The first six essays offer insightful sur­veys of recent trends in historical scholarship on Illinois from the colonial era to the very recent past. The historiographical essays mark the most important developments in historical scholarship on Illinois over the last thirty years or so, a necessary first-step in generating new research agendas and ultimately new narratives. The final two essays examine the practice of public history in Illinois, as it stands today. The cautionary les­sons learned from museum professionals and other practitioners of pub­lic history—declining public investments, conflicting political agendas, the growing role of local initiative, and most crucially, greater reliance on private resources—should alert us all to the need for an historical practice that informs, connects, and enriches diverse audiences and stakeholders.


 

Journal of the Illinois State Historical Society, Spring 2017

Volume 110, Number 1

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Volume 110, No. 1 of the Journal opens with three studies of post–World War II Illinois history. In “‘Names and Appearances are often Indeterminate:’ Quandaries over Identifying Jews in Chicago, 1953–1961,” Kelly King-O’Brien examines the conversations between Chicago-based Jewish agencies, President Eisenhower’s Committee on Government Contracts (PCGC), and private employers accused of discriminatory practices.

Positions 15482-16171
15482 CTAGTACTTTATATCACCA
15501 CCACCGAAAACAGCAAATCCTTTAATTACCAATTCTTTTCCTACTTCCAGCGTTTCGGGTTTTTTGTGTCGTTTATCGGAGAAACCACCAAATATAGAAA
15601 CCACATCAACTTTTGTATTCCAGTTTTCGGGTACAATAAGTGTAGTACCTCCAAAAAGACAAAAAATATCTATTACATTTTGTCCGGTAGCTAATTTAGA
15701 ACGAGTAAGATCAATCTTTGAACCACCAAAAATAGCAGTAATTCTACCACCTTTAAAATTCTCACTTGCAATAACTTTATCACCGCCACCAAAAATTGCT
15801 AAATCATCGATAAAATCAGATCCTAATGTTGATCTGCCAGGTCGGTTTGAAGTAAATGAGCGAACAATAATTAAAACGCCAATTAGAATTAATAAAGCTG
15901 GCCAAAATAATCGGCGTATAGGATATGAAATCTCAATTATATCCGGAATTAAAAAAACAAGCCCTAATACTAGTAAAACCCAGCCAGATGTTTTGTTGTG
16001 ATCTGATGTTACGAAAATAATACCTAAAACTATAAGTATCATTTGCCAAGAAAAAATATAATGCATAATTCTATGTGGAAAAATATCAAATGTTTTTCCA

Ann Durkin Keating treats another facet of civic life that shaped the postwar liberal order in “‘Behind the Suburban Curtain:’ The Campaign for Open Occupancy in Naperville.” In the late 1960s the Civil Rights Movement, having secured historic victories over de jure segregation in the South, set its sights on the much harder problem of de facto segregation in the North’s metropolitan areas.

In our final article, “‘The Dwindling Legacy that is Food for Mice and Flames:’ Discovery and Preservation of Illinois Historic Newspapers through the Illinois Digital Newspaper Project, 2009–2015,” Marek Sroka and Tracy Nectoux trace the history of newspaper preservation in Illinois up through our current digital age.  

 

Journal of the Illinois State Historical Society, Winter 2016

Volume 109, Number 4

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The Winter 2016 volume features three essays that engage histories of race, gender, and the Chicago artworld respectively. In "Days of Jubilee: Emancipation Day Celebrations in Chicago, 1853-1877," Amber Bailey documents the rich history of black activism in celebration of emancipation. 

In "Illumination or Illusion: Women Inventors at the 1893 World's Columbian Fair," Denise E. Pilato examines how the work of women inventors was "promoted, judged, and valued."

And finally, in "From Peer to Obscurity: Julius Moessel and the Fall of an Artistic Reputation," Mark Alvey examines the career of German-born Chicago painter Julius Moessel to raise broader questions about how artistic cannons are made and who gets included in them.